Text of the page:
August 05, 2002

Five Nines Instead of Nine Fives

"Five nines" means that if you express the reliability of a system numerically, the first five digits are nines: there is a greater than 99.999% chance that the system will do what you hope it will in any particular operation, and only one chance in 10,000 that something will go wrong and break. "Five nines" is a joke--as in, "You wanted nine fives of reliability? I thought you said nine fives!" i.e., that the system will perform as hoped for 55.5555555% of the time--barely more than half the time. The rest of the time something will go badly wrong.

Back when I used Windows machines and pre-OS X Macintoshes, it felt like my computer systems had nine fives of reliability. You learn strange habits when you know that the blue screen of death--or the bomb icon--will appear at least twice a day. You save after every paragraph. You don't leave one program open, with a task half completed, while you switch context to another: you know there is a good chance that you will never return to the old program. You write a lot of things down on scraps of paper to try to keep track of what is going on.

But now--with Macintosh OS X--I have a computer with five nines of reliability. I can leave--I do leave--fourteen programs open at once. Seven of them have half-completed tasks, or notes I want to remember, or are simply left open to jog my memory that I need to work on something. I used to fear performing any "background" tasks while working: What if the foreground application takes the computer down? What then? Thus long background tasks would only get done while the computer was doing nothing else--and while I was hovering over it, worrying that even so something would go wrong.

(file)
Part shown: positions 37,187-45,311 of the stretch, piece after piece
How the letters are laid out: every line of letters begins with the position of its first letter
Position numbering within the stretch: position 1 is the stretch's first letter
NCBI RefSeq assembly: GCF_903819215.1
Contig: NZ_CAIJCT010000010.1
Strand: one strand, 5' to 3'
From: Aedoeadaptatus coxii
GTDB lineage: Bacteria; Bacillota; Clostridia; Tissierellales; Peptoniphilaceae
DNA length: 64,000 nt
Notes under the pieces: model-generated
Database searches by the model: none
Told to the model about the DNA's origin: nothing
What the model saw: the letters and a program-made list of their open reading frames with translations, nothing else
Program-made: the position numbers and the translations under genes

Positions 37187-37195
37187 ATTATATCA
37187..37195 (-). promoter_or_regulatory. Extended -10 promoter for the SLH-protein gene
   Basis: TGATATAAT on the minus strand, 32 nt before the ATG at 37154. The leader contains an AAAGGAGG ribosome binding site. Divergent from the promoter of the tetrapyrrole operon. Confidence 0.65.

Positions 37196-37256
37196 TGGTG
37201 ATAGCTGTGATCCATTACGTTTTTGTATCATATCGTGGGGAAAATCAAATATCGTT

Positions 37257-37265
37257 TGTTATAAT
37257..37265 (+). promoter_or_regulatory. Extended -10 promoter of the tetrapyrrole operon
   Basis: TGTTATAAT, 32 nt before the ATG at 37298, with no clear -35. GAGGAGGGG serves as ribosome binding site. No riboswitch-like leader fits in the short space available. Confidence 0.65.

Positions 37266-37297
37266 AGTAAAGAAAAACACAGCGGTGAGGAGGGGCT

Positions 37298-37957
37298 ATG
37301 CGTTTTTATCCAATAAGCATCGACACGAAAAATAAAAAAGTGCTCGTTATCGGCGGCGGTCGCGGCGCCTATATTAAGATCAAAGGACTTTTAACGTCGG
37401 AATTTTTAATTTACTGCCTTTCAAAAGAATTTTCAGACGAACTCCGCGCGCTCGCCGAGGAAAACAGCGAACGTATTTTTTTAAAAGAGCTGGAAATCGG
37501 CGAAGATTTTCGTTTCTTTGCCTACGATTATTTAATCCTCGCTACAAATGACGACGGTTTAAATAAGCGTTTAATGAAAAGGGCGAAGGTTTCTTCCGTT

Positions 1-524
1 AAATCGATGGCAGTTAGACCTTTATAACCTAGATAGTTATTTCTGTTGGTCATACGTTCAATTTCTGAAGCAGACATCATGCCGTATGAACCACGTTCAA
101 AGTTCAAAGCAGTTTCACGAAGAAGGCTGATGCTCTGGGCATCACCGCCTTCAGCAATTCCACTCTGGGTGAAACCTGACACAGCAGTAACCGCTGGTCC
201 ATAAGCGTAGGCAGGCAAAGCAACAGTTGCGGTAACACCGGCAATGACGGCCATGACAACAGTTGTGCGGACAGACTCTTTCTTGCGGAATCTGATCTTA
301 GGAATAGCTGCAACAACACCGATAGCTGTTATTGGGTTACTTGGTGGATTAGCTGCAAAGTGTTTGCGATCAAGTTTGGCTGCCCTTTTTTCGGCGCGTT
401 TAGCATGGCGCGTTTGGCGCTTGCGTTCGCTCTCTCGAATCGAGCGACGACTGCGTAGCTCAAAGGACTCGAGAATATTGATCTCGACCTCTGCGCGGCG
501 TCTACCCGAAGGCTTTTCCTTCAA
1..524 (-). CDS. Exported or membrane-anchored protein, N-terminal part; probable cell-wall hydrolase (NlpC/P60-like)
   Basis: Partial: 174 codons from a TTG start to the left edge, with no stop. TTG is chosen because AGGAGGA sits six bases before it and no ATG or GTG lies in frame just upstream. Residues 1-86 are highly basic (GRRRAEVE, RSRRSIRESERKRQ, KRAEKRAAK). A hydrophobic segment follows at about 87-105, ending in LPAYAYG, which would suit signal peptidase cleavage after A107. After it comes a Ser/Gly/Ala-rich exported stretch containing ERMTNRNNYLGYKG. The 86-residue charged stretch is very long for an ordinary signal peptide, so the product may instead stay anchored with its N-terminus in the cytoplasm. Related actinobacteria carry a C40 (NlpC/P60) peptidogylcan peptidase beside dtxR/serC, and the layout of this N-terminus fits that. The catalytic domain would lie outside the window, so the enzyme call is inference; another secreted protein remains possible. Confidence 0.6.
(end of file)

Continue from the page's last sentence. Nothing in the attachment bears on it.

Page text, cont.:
What's the gain in efficiency from having five nines instead of nine fives of reliability? It feels like 20% or so.

However, one thing still goes wrong: Microsoft Internet Explorer crashes regularly. It doesn't take down the computer--it just takes down the application and its associated windows. It is an unpleasant reminder of what computing used to be like...

Posted by DeLong at August 5, 2002 07:08 PM | TrackBack

Comments

http://www.mozilla.org

I have eleven Mozilla windows open right now in OS X on a mere G3 iBook, along with a mail program, Word, Excel, iTunes playing a CD, BBEdit, two terminal windows, Stickies, and an AIM client. Better, Mozilla keeps all the windows tidily arranged in a convenient tabbed layout. And I can save a pointer that will reopen all eleven URLs exactly where I left them.

I've seen Mozilla for OS X crash -- on the order of once or twice a month. Much better than MSIE.

Posted by: Patrick Nielsen Hayden on August 5, 2002 09:08 PM

Although not quite five nines yet, Mozilla for Mac OS X (mozilla.org) might be the solution to the frequent IE crashes. Using much the same open source under pinnings as darwin (the foundation of OS X) mozilla has remarkable stability and the same hacker driven pursuit of perfection.

Posted by: Stephen A. Kupiec on August 6, 2002 01:31 AM